An overgrowth of yeast in the gut within the first few months of life may cause changes to the immune system that increase the risk of asthma later on, shows a study published today in eLife.
Asthma is a common and sometimes difficult-to-manage, life-long lung condition that affects one in 10 children in developed countries. The findings explain a possible cause of asthma and may help scientists develop new strategies to prevent or treat the condition.
The period just after birth is a critical window for the development of a healthy immune system and gut microbiome. Disruptions to gut bacteria that produce anti-inflammatory compounds called short-chain fatty acids (SCFAs) early in life have previously been linked to asthma.
“We recently showed that overgrowth of a type of gut yeast called Pichia kudriavzevii in newborns in Ecuador is associated with an increased risk of asthma,” says first author Rozlyn Boutin, an MD/Ph.D. student in the Department of Microbiology and Immunology at the University of British Columbia, Vancouver, Canada. “In this study, we wanted to see if we could replicate these findings in children from an industrialized setting and identify how fungi of the gut microbiota affect the development of the immune system.”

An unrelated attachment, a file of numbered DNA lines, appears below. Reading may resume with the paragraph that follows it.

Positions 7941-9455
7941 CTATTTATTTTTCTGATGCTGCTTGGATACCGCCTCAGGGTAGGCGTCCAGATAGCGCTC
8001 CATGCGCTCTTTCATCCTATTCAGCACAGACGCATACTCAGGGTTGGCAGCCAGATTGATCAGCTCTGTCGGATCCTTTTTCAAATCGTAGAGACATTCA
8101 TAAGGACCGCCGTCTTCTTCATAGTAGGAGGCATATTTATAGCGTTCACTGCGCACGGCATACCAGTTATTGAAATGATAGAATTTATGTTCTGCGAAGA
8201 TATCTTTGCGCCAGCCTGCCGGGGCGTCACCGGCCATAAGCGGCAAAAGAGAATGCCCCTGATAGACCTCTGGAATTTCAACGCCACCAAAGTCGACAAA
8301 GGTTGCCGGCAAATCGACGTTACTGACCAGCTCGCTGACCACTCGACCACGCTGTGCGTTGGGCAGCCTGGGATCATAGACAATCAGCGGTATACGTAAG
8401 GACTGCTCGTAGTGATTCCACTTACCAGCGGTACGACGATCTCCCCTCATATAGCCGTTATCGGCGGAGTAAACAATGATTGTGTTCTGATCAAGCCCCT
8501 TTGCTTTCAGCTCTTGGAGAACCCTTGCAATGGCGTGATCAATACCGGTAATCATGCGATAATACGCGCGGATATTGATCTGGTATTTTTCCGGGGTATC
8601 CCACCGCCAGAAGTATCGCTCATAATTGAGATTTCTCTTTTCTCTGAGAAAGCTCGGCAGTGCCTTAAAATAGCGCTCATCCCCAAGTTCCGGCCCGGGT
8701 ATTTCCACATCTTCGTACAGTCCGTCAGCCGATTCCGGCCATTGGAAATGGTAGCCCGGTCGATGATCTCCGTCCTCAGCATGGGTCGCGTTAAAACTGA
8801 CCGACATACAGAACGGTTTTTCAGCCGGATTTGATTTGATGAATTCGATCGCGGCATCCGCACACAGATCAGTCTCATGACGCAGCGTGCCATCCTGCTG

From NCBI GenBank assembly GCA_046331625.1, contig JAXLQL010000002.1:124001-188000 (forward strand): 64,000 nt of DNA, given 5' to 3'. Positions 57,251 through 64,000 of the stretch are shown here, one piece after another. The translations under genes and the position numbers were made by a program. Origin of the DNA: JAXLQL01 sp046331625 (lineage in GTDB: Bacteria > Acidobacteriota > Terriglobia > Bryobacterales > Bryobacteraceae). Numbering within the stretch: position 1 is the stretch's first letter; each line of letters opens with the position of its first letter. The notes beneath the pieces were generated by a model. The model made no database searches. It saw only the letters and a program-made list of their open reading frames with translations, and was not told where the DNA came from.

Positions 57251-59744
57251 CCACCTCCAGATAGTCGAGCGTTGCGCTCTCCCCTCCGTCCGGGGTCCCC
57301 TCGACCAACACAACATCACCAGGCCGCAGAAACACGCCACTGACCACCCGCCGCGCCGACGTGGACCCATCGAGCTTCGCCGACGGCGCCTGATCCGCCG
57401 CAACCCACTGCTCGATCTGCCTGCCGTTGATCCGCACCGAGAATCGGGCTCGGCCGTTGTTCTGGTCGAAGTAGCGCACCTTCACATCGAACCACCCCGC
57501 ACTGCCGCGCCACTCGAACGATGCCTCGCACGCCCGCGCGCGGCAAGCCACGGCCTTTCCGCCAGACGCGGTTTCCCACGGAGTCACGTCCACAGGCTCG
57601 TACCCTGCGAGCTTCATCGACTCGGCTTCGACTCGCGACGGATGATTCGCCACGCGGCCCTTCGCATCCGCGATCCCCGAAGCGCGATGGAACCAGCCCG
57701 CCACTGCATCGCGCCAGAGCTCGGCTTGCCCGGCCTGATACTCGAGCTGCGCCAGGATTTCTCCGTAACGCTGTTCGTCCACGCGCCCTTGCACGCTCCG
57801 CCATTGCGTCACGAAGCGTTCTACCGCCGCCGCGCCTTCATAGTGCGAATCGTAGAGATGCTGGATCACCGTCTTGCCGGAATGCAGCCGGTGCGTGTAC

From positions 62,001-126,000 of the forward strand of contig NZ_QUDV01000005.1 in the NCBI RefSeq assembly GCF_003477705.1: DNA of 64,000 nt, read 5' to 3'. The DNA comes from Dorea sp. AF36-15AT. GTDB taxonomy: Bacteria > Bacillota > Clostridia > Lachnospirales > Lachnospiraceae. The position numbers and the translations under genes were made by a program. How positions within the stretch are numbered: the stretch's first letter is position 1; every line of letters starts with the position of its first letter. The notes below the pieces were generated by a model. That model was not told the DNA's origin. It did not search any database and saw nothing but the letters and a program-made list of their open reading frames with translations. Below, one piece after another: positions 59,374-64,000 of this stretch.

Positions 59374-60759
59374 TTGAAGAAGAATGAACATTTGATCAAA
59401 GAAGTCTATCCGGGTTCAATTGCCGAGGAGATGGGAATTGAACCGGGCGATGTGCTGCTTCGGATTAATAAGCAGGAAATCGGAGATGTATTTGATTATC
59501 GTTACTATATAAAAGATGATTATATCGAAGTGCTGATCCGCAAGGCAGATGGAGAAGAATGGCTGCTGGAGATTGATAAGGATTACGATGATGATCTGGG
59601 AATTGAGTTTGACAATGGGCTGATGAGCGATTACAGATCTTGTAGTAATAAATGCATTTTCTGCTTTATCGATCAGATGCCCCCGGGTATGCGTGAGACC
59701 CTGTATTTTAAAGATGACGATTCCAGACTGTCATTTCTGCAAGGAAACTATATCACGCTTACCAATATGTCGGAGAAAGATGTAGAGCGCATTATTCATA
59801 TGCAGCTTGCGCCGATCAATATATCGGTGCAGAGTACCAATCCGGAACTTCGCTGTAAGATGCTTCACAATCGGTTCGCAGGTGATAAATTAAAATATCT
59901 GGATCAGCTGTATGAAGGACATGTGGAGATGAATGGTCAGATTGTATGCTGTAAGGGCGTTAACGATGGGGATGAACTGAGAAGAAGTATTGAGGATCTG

Boutin and colleagues began with a study of 123 newborns in Canada, who are part of the CHILD Cohort Study. They again found that an overgrowth of Pichia kudriavzevii in the stools of the newborns during the first three months of life was associated with a higher risk of asthma.
To understand how this yeast overgrowth might contribute to asthma later in life, the team applied Pichia kudriavzevii to newborn mice with immature gut microbiota communities. In this mouse model of asthma, the team found that the newborns exposed to the yeast experienced more lung inflammation than those who were unexposed. Applying Pichia kudriavzevii to an adolescent mouse model, however, did not cause this excess inflammation.
“Our findings show that there is a critical window in early life where disruptions in the gut microbiota caused by Pichia kudriavzevii affect the development of the immune system and increase the risk and severity of asthma later in life,” Boutin says.
Previous studies have shown that bacterial SCFAs have beneficial effects on immune development that protect against asthma. In this study, the team also showed that anti-inflammatory SCFAs produced by gut bacteria inhibit the growth of Pichia kudriavzevii.
“Immune responses to gut microbe disruptions early in life have long-term consequences for diseases of the immune system later in life,” concludes senior author Brett Finlay, Professor at the Michael Smith Laboratories and the Departments of Biochemistry and Molecular Biology, and Microbiology and Immunology, University of British Columbia. “Our study adds to our understanding of microbiota-associated asthma and suggests that inhibiting yeast overgrowth with SCFAs in early life could be an effective approach to preventing this condition.”